Vive les vacances
Overheard snippet of conversation amongst female coworkers, roughly translated:
“I really need some.”
“Me too. It’s been way too long.”
“How long’s it been?”
“Months. Not since the winter and that was far too short.”
“If I don’t get some soon, I’m gonna die.”
I was red-faced before I figured out what they were talking about. It’s the one thing the French absolutely cannot live without: holidays.
Since the law was first passed in 1936 granting every French worker the right to les congés payés, the annual paid vacation has been inscribed in the culture of this country. Since then it has mushroomed from two to five weeks.
There are two major categories of holidays: les petites vacances (spring, fall and winter breaks) and les grandes vacances, that lovely stretch of two long summer months. They all march to the rhythm of the school calendar. But whether or not they have school-age children, and whatever their other hobbies (travel, skiing or other sports), everyone in France, and I do mean everyone, takes a summer vacation.
I love the fact that France has charitable organizations devoted to ensuring that underprivileged children get a summer holiday (“Pour ceux qui ne peuvent partir”). And that there are even specific words for those who take their holidays in July (les juilletistes) or August (les aoûtiens).
Although some go to the mountains for fresh air and others go north and west to the beaches in Normandy, Brittany and the Atlantic coast, most of France heads south.
I visualize this as a sort of tipping of the hour glass: come July 14th, the country gets tipped over and almost all of the sand goes to the bottom. Then, around August 15th, it flips back again.
On the first weekend after Bastille Day you only have to turn on the TV or radio to hear the breaking news: the highways and byways are ‘noir’ (literally ‘black’ but actually meaning packed) as tourists take to the road and converge on France from all over Europe. All news channels will talk about little other than the major traffic jams and report double-than-average travel times from Paris to parts south. La canicule (the heatwave) and la météo des plages (beach weather report) are the only kind of news the French want to hear about for the next month.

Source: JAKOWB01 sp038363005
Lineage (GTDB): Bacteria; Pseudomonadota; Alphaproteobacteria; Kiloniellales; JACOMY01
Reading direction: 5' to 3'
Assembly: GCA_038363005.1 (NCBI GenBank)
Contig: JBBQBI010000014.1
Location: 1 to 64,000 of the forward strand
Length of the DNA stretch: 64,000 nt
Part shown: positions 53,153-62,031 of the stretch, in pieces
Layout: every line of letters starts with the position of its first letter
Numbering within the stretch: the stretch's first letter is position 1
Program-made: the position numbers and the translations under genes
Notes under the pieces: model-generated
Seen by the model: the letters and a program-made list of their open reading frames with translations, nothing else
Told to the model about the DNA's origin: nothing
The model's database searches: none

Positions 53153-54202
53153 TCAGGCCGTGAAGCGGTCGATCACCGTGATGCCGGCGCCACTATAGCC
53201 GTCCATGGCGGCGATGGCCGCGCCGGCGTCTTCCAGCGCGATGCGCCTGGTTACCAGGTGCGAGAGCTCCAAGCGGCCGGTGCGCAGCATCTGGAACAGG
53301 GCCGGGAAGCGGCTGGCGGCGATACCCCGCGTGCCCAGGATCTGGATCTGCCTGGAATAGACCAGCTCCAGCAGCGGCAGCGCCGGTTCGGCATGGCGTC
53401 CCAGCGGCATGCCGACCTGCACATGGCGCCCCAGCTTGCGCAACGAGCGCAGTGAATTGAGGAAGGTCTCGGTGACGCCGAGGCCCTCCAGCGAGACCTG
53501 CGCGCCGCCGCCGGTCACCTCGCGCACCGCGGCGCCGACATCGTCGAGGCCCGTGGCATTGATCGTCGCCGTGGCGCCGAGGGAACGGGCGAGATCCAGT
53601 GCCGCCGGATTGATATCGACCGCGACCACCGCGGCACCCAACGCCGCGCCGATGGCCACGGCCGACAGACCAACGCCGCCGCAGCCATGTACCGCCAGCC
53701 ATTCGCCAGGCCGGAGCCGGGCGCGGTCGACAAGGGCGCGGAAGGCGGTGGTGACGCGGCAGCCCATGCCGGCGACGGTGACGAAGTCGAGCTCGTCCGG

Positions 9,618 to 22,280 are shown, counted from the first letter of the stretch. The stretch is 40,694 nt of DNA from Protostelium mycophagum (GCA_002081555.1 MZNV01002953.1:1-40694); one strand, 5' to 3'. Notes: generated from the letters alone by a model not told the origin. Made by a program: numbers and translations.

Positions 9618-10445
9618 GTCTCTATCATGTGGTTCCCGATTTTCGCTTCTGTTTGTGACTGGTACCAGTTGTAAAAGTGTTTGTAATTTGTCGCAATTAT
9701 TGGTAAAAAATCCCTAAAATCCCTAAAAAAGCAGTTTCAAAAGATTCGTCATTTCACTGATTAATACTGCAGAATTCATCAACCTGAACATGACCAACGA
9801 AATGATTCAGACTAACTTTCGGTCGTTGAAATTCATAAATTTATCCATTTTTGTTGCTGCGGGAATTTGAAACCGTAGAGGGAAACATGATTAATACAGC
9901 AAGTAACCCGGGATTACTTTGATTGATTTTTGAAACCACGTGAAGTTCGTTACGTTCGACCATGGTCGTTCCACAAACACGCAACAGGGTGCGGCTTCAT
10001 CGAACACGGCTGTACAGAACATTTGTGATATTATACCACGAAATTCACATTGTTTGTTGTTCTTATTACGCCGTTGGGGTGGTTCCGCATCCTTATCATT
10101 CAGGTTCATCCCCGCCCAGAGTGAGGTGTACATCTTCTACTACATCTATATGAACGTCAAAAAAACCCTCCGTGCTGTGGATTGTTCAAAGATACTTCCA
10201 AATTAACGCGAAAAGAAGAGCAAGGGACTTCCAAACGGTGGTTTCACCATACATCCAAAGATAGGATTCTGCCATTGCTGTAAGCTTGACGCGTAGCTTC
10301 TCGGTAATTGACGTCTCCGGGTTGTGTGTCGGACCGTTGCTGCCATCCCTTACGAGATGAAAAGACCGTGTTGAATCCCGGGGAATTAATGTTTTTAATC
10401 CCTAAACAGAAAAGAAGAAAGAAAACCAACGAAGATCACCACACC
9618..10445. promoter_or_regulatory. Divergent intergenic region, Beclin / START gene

When I got my first job in France and discovered I would immediately qualify for five weeks of annual paid vacation, I was thrilled. Compared to the paltry two weeks you get as statutory holiday in Canada, this was manna from the gods. But then I noticed how quickly it went. A week at Christmas, another for a ski break in March…if I wasn’t careful to keep it to two weeks in summer, there wouldn’t be much left.
But two weeks in the summer was too short, as one of my colleagues explained:
“The first week, you unwind. The last week, you’re already thinking about going back to work. So you really need three weeks in order to have a least one week in the middle where you really relax.”
I have to admit, the French are good at this.
As for me, I am a devout aoûtienne. But we’re only taking two weeks this summer. There’s just too many other times of year when I need a vacation.
Bonnes vacances to all who are lucky enough to enjoy some!
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